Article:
A Travellerspoint blog

November 2007

Roma - Italia

Rome - Italy


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The Monumento Nazionale a Vittorio Emanuele II (National Monument of Victor Emmanuel II) or Altare della Patria (Altar of the Fatherland) is a monument to honour Victor Emmanuel, the first king of a unified Italy. It is located in Rome, Italy. It occupies a site between the Piazza Venezia and the Capitoline Hill. The monument holds the Tomb of the Unknown Soldier with an eternal flame, built under the statue of Italy after World War I.


Piazza del Colosseo. The Arch of Constantine and the Colosseum.


Musicisti Italiani. Street musicians in Rome.


Piazza Campo dei Fiori (or Campo de' Fiore) is a rectangular piazza near Piazza Navona in Rome. Campo dei Fiori, translated literally from Italian, means "field of flowers." The name, no longer appropriate, was first given during the Middle Ages when the area was actually a meadow. The picture just catches a bit of the Piazza and the open air market that is held there daily.


A view of Rome from Via Di San Marco towards Piazza Navona and the Vatican.

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Copyright 2007 Jordan Kevrekidis

Posted by Kevrekidis 20:48 Archived in Italy Tagged photography Comments (1)

The Acropolis of Athens, Greece



The Parthenon is the most important and characteristic monument of the ancient Greek civilization and still remains its international symbol. It was dedicated to Athena Parthenos, the patron goddess of Athens. It was built between 447 and 438 B.C. The construction of the monument was initiated by Perikles; the supervisor of the whole work was Pheidias, the famous Athenian sculptor, while Iktinos and Kallikrates were the architects of the building. The temple is built in the Doric order and almost exclusively of Pentelic marble.


The Erechtheion was built in 420 B.C. in the Ionic order. It has a prostasis on the east side, a monumental propylon on the north, and the famous porch of the Caryatids on the south. The main temple was divided into two sections, dedicated to the worship of the two principal gods of Attica, Athena and Poseidon - Erechtheus.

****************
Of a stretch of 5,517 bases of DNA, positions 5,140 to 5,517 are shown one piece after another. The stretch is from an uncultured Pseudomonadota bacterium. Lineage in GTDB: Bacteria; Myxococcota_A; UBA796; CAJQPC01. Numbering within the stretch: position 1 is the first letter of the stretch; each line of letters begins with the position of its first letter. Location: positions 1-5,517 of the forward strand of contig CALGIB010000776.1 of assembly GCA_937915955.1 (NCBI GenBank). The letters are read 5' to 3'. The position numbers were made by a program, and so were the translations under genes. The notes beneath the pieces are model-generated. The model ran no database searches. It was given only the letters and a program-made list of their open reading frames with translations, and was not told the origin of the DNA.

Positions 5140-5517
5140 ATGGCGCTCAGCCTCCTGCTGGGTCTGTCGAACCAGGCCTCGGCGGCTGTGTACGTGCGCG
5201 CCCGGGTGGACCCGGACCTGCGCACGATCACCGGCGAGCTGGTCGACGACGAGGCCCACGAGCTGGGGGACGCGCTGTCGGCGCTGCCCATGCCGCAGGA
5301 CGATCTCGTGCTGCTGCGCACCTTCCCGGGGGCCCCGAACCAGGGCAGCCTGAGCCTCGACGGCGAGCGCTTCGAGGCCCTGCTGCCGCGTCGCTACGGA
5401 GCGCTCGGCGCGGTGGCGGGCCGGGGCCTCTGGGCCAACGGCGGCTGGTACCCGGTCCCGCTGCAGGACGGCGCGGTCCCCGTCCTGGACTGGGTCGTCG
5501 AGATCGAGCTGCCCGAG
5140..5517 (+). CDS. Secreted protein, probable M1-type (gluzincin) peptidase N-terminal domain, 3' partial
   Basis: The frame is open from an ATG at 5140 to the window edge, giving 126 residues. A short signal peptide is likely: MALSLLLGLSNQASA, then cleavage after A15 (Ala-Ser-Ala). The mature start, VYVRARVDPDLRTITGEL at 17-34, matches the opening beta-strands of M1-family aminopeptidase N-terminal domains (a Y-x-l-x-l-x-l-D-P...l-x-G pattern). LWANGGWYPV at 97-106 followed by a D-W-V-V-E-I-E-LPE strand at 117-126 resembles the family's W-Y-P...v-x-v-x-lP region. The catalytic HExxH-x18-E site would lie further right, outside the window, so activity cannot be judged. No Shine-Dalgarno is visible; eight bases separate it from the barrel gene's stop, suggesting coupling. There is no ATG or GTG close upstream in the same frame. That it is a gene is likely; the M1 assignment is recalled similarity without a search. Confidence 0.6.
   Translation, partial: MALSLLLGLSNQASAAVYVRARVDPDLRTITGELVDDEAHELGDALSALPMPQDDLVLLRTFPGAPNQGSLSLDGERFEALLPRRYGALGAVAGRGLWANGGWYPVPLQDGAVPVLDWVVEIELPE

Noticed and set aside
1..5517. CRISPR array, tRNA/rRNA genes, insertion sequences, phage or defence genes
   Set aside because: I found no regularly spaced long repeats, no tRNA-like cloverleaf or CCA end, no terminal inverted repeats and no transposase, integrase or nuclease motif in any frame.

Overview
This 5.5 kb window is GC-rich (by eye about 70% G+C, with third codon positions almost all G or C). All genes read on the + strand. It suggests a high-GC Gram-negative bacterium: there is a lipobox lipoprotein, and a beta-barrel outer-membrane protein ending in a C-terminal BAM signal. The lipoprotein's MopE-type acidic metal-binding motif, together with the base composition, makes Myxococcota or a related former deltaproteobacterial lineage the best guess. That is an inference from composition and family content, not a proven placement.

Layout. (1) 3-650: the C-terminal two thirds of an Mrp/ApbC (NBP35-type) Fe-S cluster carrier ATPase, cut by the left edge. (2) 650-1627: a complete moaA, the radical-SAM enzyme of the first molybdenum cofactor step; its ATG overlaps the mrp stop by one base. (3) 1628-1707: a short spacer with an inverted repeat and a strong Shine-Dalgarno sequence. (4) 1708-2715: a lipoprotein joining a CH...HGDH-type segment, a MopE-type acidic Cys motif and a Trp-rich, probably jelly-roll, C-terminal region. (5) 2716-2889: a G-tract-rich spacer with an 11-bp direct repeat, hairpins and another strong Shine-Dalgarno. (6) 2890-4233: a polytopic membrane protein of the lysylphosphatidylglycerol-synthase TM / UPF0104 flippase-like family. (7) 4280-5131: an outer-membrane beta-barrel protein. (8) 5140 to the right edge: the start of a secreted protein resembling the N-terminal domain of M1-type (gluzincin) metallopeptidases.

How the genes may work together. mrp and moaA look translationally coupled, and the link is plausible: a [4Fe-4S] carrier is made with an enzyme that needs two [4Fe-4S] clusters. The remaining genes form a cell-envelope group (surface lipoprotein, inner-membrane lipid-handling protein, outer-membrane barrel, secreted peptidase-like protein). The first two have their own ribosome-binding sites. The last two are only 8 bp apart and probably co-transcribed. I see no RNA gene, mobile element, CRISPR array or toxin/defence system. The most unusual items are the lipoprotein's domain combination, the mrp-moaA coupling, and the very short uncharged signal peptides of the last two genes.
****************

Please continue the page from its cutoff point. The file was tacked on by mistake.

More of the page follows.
The Caryatids. Statues of young women clad in peplos. They supported the roof of the south porch of the Erechtheion (420 B.C.), and probably were the work of Alkamenes, a student of the great sculptor Pheidias.


The Propylaea. The monumental gateway of the Acropolis was designed by the architect Mnesikles and constructed in 437-432 B.C.
It comprises a central building and two lateral wings. The colonnades along the west and east sides had a row of Doric columns while two rows of Ionic columns divided the central corridor into three parts.


The Odeon of Herodes Atticus is a stone theatre structure located on the south slope of the Acropolis of Athens. It was built in 161 AD by Herodes Atticus in memory of his wife, Regilla. It was originally a steep-sloped amphitheater wide with a three-storey stone front wall and a wooden roof, and was used as a venue for music concerts and had a capacity of 5,000. The audience stands and the orchestra (stage) were restored in the 1950s. Since then it has been hosting the theatrical, musical, and dance performances of the Athens Festival, which runs from June through September each year.

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Copyright 2007 Jordan Kevrekidis

Posted by Kevrekidis 14:28 Archived in Greece Tagged photography Comments (1)

Eretria - Greece


Eretria is located on the western coast of the island of Euboea (Evia), facing the coast of Attica across the narrow Euboian Gulf. The earliest surviving mention of Eretria was by Homer in the Iliad, who listed Eretria as one of the Greek cities which sent ships to the Trojan War.

The modern town of Eretria was established in 1824, after the Greek independence, and is now a popular beachside resort.





Copyright 2007 Jordan Kevrekidis

Kevrekidis Photography

Posted by Kevrekidis 14:02 Archived in Greece Tagged photography Comments (1)

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